A debate took place in this house in which four or five present members of the government took part. They were urging an increase in the price paid to the mail carriers and they even pledged themselves,-I have here their very words-if they came into power, to give the mail carriers a monthly salary or else to pay them at the rate of $70 a mile. Hon. gentlemen promised to carry

out that change upon their coming into power. They are now in power, but they have never kept their word. To prove what I have just said, I have here a circular letter from the Conservative party in which they criticize the then Postmaster General and promise to raise the salaries or the rate allowed in the rural mail contracts. They were to give rural mail carriers a monthly salary or $70 per mile.

Mr. MacKinnon was then going throughout the country pretending that he had a formal promise from the present members of the government, who were then members of the opposition. When our Conservative friends came into power, MacKinnon asked them to fulfil their promises, but he did not succeed. And since then MacKinnon still travels around and states that he has the promise of hon. Mr. Sauve, Postmaster General, and hon. Mr. Guthrie, Minister of Justice, that they are both in favour of a rate of $70 per mile for rural mail contracts, or else a monthly salary, and the mail carriers being placed under the Civil Service Commission.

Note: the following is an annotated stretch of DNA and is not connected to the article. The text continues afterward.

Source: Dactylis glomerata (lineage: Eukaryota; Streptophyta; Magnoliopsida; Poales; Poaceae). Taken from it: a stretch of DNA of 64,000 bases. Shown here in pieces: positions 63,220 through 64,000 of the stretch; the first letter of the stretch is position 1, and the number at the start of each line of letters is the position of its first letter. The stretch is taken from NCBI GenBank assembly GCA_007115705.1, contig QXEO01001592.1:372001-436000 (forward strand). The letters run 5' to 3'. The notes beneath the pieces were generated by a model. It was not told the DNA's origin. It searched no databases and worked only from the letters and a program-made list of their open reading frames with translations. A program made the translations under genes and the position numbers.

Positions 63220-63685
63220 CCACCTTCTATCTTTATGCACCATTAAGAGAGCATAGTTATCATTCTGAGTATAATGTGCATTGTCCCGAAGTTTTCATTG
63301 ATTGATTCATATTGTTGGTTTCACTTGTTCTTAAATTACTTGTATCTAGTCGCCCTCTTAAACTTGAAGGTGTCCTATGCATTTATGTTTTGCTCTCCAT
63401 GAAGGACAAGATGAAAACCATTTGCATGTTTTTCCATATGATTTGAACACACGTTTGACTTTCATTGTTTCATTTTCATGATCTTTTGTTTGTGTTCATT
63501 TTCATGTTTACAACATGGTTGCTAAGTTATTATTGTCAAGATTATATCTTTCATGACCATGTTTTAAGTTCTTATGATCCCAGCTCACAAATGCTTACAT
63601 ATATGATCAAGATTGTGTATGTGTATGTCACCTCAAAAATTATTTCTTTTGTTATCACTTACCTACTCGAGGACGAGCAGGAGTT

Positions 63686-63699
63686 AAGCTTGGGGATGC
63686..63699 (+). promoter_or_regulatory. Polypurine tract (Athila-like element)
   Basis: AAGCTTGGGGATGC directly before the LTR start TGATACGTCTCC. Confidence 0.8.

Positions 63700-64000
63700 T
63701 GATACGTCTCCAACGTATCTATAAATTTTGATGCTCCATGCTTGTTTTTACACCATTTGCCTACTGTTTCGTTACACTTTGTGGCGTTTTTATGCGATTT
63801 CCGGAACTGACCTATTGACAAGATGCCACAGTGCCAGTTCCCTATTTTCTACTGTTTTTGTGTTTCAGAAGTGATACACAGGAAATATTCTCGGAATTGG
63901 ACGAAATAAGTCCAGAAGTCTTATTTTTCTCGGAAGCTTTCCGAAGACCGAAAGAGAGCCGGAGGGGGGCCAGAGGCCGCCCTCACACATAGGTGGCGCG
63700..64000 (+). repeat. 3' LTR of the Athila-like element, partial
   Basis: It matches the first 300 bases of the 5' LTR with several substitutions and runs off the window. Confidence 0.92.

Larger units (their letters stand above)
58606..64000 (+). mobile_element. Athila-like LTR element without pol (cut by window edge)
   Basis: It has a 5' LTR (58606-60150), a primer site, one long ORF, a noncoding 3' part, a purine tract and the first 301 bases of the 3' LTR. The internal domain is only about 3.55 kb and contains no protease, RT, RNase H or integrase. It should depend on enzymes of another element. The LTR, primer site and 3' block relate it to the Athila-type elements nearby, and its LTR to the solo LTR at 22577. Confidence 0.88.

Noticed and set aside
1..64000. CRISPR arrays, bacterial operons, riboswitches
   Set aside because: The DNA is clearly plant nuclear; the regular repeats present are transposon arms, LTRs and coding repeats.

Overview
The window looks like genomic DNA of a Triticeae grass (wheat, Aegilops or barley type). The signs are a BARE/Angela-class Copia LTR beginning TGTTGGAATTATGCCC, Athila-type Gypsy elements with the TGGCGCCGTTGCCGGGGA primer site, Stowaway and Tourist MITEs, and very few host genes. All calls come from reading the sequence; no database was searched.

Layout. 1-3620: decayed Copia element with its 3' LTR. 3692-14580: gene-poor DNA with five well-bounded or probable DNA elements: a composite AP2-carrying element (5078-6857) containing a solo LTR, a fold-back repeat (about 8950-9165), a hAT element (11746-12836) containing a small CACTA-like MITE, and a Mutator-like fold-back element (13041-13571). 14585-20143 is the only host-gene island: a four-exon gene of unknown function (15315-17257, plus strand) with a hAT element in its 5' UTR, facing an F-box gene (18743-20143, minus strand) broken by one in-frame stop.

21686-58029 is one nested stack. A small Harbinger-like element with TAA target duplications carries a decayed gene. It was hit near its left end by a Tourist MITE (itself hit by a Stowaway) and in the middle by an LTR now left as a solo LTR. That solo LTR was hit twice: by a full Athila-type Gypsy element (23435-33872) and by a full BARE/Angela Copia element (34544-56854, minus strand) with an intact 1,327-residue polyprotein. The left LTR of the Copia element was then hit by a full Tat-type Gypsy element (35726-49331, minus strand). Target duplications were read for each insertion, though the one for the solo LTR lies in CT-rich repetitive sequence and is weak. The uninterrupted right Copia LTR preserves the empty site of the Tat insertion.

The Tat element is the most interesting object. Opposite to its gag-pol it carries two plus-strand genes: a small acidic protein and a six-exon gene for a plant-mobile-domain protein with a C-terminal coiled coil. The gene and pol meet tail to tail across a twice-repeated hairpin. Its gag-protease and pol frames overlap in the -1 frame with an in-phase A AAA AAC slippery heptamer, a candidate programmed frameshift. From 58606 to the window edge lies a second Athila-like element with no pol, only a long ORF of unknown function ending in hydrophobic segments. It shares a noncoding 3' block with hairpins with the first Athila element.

Moreover, some of the French-Canadian members from the province of Quebec attended meetings at which they are reported as having asserted that they, as Conservative members of this house, knew of hon. Mr. Sauve and hon. Mr. Guthrie being in favour of that plan. Acting on the faith of these promises MacKinnon asked the mail carriers to pay him five dollars. I want to be well understood; I am not saying that the Postmaster General is responsible for what happened, but I want him to know-

Topic:   POST OFFICE DEPARTMENT
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CON
LIB

Peter John Veniot

Liberal

Mr. VENIOT (Translation):

-what is going on in his own province.

Mr. POULIOT (Translation) Hear, hear I

Topic:   POST OFFICE DEPARTMENT
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LIB

Peter John Veniot

Liberal

Mr. VENIOT (Translation):

I want the hon. Postmaster General to know that some hon. members who are supporting him as *members of the government, some members from the province of Quebec, are attending these meetings and are telling the people-I shall give some names-

Topic:   POST OFFICE DEPARTMENT
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LIB

May 19, 1932